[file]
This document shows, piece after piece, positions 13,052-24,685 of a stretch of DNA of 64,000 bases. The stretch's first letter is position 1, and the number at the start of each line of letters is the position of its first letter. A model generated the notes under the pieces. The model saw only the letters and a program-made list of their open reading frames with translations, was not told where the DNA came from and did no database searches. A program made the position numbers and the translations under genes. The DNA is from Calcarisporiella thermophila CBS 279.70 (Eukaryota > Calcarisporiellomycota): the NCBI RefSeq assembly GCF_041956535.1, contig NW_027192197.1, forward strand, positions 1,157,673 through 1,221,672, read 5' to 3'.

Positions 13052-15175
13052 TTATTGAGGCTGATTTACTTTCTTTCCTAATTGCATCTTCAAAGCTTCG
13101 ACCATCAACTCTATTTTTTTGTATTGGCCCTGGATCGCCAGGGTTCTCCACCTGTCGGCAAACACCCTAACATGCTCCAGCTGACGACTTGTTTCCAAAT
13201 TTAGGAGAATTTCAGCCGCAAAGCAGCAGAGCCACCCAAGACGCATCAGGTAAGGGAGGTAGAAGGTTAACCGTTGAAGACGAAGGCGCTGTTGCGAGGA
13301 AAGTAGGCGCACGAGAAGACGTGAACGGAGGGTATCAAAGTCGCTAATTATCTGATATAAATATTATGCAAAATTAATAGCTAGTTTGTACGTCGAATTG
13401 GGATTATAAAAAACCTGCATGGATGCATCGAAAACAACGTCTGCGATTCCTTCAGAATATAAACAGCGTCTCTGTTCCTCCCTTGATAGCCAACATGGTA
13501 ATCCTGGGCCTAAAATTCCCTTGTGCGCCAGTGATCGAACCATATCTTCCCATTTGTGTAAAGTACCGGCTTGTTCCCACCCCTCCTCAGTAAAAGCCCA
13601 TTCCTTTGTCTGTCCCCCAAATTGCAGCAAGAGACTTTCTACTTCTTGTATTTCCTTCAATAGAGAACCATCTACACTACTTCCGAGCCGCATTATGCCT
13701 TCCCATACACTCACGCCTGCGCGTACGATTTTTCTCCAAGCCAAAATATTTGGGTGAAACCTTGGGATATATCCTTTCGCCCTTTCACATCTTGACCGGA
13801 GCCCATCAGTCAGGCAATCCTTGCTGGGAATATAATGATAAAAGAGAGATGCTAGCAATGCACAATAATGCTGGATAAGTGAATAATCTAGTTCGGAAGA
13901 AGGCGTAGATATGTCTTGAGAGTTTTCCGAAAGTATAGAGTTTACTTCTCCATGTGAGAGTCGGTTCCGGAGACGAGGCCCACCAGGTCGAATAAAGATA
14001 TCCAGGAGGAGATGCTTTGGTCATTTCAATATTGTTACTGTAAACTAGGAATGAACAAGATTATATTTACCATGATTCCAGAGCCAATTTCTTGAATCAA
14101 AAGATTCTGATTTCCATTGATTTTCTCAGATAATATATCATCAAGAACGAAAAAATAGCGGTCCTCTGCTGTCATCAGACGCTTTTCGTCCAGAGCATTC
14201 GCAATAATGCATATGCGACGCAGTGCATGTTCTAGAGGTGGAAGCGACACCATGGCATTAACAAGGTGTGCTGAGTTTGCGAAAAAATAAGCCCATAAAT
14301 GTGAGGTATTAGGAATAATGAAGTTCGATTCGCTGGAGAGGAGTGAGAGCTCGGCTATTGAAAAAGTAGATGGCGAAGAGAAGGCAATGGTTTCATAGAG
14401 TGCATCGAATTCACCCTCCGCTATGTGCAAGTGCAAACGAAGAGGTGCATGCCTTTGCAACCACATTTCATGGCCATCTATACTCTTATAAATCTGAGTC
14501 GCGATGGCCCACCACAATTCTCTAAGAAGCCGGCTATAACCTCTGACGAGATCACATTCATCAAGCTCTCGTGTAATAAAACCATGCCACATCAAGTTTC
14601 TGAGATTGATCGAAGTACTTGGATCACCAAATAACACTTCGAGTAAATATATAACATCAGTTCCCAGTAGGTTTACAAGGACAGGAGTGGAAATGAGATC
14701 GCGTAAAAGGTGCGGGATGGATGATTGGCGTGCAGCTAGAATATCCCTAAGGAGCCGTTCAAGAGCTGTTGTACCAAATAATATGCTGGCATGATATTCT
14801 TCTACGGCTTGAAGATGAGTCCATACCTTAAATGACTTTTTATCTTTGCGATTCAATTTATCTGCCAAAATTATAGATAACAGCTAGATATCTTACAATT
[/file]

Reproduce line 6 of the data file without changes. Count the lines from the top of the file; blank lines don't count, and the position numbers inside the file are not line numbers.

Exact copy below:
13301 AAGTAGGCGCACGAGAAGACGTGAACGGAGGGTATCAAAGTCGCTAATTATCTGATATAAATATTATGCAAAATTAATAGCTAGTTTGTACGTCGAATTG